Assessing and Enhancing Blood Pressure Control Protocols

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Title Assessing and Enhancing Blood Pressure Control Protocols
Creator Bress, A.P.; Hess, R.; Cheung, A.; Beddhu, S.; Supiano, M.; Conroy, M.
Subject Diffusion of Innovation; Adult; Blood Pressure; Blood Pressure Determination; Cardiovascular Diseases; Monitoring, Physiologic; Clinical Protocols; Risk Reduction Behavior; Population Health; Knowledge Discovery
Keyword Population Health
Image Caption Generalizability of results from the Systolic Blood Pressure Intervention Trial (SPRINT) to the US adult population.
Description Adults at high risk for cardiovascular disease who receive intensive systolic blood pressure control have significantly lower rates of death and cardiovascular disease events than those who receive standard control. However, the lifetime health benefits and health care costs associated with intensive control are not known. Bress, with Supiano, Cheung, and colleagues, enhanced population health by defining what the Systolic Blood Pressure Intervention Trial (SPRINT) and the 2017 ACC/AHA blood pressure guidelines mean for clinical practice and public health. The authors found that 1) intensive blood pressure control is cost-effective, regardless of whether the benefits were reduced after five years or persisted for the patient's remaining lifetime, and 2) if fully implemented in eligible U.S. adults, intensive blood pressure treatment could prevent >100,000 deaths per year.
Relation is Part of 2019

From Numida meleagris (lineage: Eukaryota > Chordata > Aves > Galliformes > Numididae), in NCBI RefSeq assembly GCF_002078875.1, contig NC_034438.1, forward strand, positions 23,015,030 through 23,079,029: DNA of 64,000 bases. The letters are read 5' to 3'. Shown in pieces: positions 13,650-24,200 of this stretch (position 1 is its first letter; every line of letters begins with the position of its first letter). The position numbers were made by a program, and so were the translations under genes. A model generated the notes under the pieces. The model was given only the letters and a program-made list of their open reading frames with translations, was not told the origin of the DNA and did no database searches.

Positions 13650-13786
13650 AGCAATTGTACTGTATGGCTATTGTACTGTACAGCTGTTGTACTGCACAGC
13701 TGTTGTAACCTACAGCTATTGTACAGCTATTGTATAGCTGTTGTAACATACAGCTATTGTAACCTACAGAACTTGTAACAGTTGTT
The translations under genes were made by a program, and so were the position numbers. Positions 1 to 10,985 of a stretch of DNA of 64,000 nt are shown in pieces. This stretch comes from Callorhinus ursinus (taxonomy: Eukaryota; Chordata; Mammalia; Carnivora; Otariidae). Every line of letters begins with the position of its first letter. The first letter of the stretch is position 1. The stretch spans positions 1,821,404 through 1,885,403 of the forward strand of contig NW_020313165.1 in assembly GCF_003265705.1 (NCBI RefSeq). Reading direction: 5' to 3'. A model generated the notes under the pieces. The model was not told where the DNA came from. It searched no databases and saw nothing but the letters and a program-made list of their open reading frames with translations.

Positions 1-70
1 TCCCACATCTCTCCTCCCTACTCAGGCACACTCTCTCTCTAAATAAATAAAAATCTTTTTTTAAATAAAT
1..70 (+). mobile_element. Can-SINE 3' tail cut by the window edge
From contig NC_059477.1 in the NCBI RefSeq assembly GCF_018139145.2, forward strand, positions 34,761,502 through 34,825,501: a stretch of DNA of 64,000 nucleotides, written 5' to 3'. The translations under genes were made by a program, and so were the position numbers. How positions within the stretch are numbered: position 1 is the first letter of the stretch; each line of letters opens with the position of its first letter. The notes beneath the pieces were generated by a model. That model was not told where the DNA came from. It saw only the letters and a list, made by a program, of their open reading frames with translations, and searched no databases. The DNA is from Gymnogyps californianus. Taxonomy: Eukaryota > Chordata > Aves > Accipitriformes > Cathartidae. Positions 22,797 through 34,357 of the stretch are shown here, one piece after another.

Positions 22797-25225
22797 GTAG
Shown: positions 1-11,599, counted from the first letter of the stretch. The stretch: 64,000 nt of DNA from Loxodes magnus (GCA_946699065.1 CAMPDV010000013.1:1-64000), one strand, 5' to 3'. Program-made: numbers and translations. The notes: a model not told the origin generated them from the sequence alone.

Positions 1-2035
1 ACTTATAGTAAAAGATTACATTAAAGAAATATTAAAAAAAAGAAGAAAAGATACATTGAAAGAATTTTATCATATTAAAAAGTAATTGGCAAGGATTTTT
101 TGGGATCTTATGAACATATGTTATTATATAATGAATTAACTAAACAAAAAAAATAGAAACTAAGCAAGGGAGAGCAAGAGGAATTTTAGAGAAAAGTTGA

Publisher Spencer S. Eccles Health Sciences Library, University of Utah
Date Digital 2020
Date 2019
Type Image
Format image/jpeg
Rights Management Copyright © 2021, University of Utah, All Rights Reserved
Language eng
ARK ark:/87278/s6x40mjw
References 1.) Generalizability of SPRINT results to the U.S. adult population. Bress AP, Tanner RM, Hess R, Colantonio LD, Shimbo D, Muntner P. J Am Coll Cardiol. 2016 Feb 9;67(5):463. 2.) Potential deaths averted and serious adverse events incurred from adoption of the SPRINT (systolic blood pressure intervention trial) intensive blood pressure regimen in the United States: projections from NHANES (national health and nutrition examination survey). Bress AP, Kramer H, Khatib R, Beddhu S, Cheung AK, Hess R, Bansal VK, Cao G, Yee J, Moran AE, Durazo-Arvizu R, Muntner P, Cooper RS. Circulation. 2017 Apr; ;135 (17):1617. 3.) Cost-effectiveness of intensive versus standard blood-pressure control. Bress AP, Bellows BK, King JB, Hess R, Beddhu S, Zhang Z, Berlowitz DR, Conroy MB, Fine L, Oparil S, Morisky DE, Kazis LE, Ruiz-Negrón N, Powell J, Tamariz L, Whittle J, Wright JT Jr, Supiano MA, Cheung AK, Weintraub WS, Moran AE; SPRINT Research Group. N Engl J Med. 2017 Aug;377(8):745. 4.) Potential cardiovascular disease events prevented with adoption of the 2017 American College of Cardiology/American Heart Association blood pressure guideline. Bress AP, Colantonio LD, Cooper RS, Kramer H, Booth JN 3rd, Odden MC, Bibbins-Domingo K, Shimbo D, Whelton PK, Levitan EB, Howard G, Bellows BK, Kleindorfer D, Safford MM, Muntner P, Moran AE. Circulation. 2019 Jan;139(1):24.
Press Releases and Media How Low to Go For Blood Pressure? Lower Target Could Affect Millions of Americans; Intensive Blood Pressure Control Could Prevent 100,000 Deaths Each Year; Two Studies Support Intensive Blood Pressure Control for Long-Term Health, Quality of Life; TIME Magazine; The New York Times; MedPage Today; WebMD; Medscape
Setname ehsl_50disc
ID 1589371
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